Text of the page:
Flower power: lessons in market characteristics from the marijuana industry
At Kalibrate, we believe that data can empower decision-makers to maximize the return on their investments – whether that’s through smarter site selection or more efficient marketing spend.
While the customer profile of a brand is a key determining factor in assessing a location’s potential performance, there are often unique market characteristics that may make sites more viable than they would be elsewhere.
Let’s look at that in action in the growing retail marijuana industry in Michigan.
A sleepy town
The village of Constantine, founded in 1831, is a small town in southern Michigan. Constantine has just over 2,000 residents, with an economy highly dependent on agriculture. The biggest retailer in Constantine is a Dollar General store on the south side of town, and the downtown can be appropriately described as “sleepy”.
There had not been much in the way of new retail development in recent times – all of that changed in 2021 when suddenly three marijuana dispensaries opened in a 15-month period (with another on the way).
Legalization of marijuana has been progressing steadily throughout the U.S. over the past 5 years, with 18 states allowing the sale of recreational marijuana as of early 2022. My home state, Michigan, first allowed recreational marijuana dispensaries in 2019, and currently has more than 600 medical and recreational dispensaries statewide. Ann Arbor leads the pack with 24 dispensaries and more on the way – not a surprise for the home of the University of Michigan and the annual Hash Bash that dates back to 1972.
However, it is not only liberal university towns that feature dispensaries. Constantine saw two dispensaries (The Dude Abides and Constantine Wellness Center) open in January 2021, with a third (Prosper Cannabis Company) opening in late March 2022. What is it about this small town that has attracted so much attention?
The answer, it turns out, is Constantine’s proximity to the Indiana state line. Constantine is located less than 6 miles north of the Michigan-Indiana border, with ready access provided by U.S. Route 131. This strategic location provides the citizens of Elkhart, Goshen, and South Bend – all communities that dwarf Constantine from a population perspective – with convenient access to legalized marijuana.
Mobility data uncovers more
In an effort to better illustrate how tiny Constantine has transformed from sleepy rural outpost to retail magnate, Kalibrate leveraged Massive Mobile Data to better understand consumer traffic flows to Constantine dispensaries. The Dude Abides (apologies to Jeff Bridges) currently draws 41% of its customers from Indiana, while the Constantine Wellness Center draws 34% of its customers from south of the state line.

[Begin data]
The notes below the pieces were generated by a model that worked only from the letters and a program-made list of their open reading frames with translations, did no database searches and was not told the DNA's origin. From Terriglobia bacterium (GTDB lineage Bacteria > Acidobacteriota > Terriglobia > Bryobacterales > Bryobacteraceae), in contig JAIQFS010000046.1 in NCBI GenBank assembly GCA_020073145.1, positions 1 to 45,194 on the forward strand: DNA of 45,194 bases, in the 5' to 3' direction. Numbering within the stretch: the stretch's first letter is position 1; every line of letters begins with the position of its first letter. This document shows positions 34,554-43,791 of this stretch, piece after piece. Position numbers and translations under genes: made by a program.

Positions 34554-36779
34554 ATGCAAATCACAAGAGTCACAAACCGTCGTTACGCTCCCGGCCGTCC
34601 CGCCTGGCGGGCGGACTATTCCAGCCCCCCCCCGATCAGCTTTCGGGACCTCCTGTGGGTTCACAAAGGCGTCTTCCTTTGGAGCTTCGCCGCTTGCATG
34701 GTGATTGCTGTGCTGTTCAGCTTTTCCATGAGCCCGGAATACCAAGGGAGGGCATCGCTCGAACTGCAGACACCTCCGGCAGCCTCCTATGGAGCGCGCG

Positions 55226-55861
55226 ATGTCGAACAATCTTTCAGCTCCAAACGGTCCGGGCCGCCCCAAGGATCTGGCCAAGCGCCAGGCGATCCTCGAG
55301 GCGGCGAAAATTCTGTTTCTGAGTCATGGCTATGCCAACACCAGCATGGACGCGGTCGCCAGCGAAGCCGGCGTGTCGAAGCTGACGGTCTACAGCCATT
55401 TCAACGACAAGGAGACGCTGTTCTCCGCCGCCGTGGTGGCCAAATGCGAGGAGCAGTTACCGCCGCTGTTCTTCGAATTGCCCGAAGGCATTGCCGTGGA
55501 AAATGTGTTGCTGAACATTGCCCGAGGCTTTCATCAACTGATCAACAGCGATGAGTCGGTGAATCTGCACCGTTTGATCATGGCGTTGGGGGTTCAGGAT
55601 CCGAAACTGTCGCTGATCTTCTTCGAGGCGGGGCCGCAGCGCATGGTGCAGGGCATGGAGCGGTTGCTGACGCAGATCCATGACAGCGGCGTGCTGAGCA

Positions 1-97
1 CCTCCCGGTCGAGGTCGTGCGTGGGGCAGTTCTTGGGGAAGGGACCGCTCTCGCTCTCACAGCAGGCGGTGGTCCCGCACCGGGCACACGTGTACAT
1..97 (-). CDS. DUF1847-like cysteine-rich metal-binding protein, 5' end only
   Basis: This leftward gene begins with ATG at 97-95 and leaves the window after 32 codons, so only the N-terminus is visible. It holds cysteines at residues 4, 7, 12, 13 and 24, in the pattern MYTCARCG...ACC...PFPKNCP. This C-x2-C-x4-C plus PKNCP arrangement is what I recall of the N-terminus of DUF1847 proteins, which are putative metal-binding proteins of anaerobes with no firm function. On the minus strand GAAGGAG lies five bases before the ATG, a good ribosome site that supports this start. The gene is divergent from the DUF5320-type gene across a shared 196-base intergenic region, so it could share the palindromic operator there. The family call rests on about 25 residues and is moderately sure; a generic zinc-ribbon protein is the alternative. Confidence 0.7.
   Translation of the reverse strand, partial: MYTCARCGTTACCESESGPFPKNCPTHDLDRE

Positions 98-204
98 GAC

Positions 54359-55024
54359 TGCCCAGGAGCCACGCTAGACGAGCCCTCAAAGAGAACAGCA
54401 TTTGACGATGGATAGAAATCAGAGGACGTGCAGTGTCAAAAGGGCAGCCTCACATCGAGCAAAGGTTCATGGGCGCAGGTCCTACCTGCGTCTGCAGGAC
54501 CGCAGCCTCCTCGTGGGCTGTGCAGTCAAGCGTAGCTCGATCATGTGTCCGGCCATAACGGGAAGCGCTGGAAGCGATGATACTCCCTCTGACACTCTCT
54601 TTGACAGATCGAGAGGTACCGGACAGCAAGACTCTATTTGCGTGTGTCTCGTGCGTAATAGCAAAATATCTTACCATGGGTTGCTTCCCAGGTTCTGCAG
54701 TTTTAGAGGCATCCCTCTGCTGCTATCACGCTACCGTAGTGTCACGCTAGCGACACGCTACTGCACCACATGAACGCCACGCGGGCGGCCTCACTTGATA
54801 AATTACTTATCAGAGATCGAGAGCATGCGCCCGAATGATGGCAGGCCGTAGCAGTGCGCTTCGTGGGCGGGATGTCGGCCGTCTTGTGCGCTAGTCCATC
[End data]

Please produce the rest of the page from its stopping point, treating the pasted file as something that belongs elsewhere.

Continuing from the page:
Is it possible that we are overstating the impact of these dispensaries on the flow of consumers from Indiana into Constantine? To test that, we assessed the current drawing power of other Constantine retail and restaurant operators. Indiana accounts for only 5% of the Constantine Flooring Center’s customer base, with similar results for the Constantine Auto Parts and Hardware Store (6%). Restaurants? The Chicken Coop, located on the south side of town, gets 18% of its customers from Indiana, while the Harvey House on the north side of downtown Constantine only gets 10% of its patrons from south of the state line. (We excluded Dollar General from this assessment, because they have a sister store in White Pigeon, halfway between Constantine and the state line.)
While we are not in a position to report on the profitability of the dispensaries in question, it is clear that their location just north of a state that has not legalized marijuana is proving to be a significant advantage. They are undoubtedly monitoring state government in Indiana – if the Hoosier State ever decides to legalize pot, a significant chunk of the Constantine dispensaries and associated retail sales will (dare I say) go up in smoke.
Lessons in unique market characteristics
So, what can those making location decisions take away from our delve into Michigan’s flourishing recreational marijuana industry?
Understanding how unique market or site characteristics can distort a trade area of a site should not be overlooked when assessing potential performance. The application of mobility data allows us to quantify just how much marijuana retailers have outperformed concepts from other industries in terms of cross-state draw.
Neighboring markets will always have distinct social and economic characteristics that make one or the other a more appealing option depending on a brand’s concept, but legislative factors can also influence customer behavior and potential.
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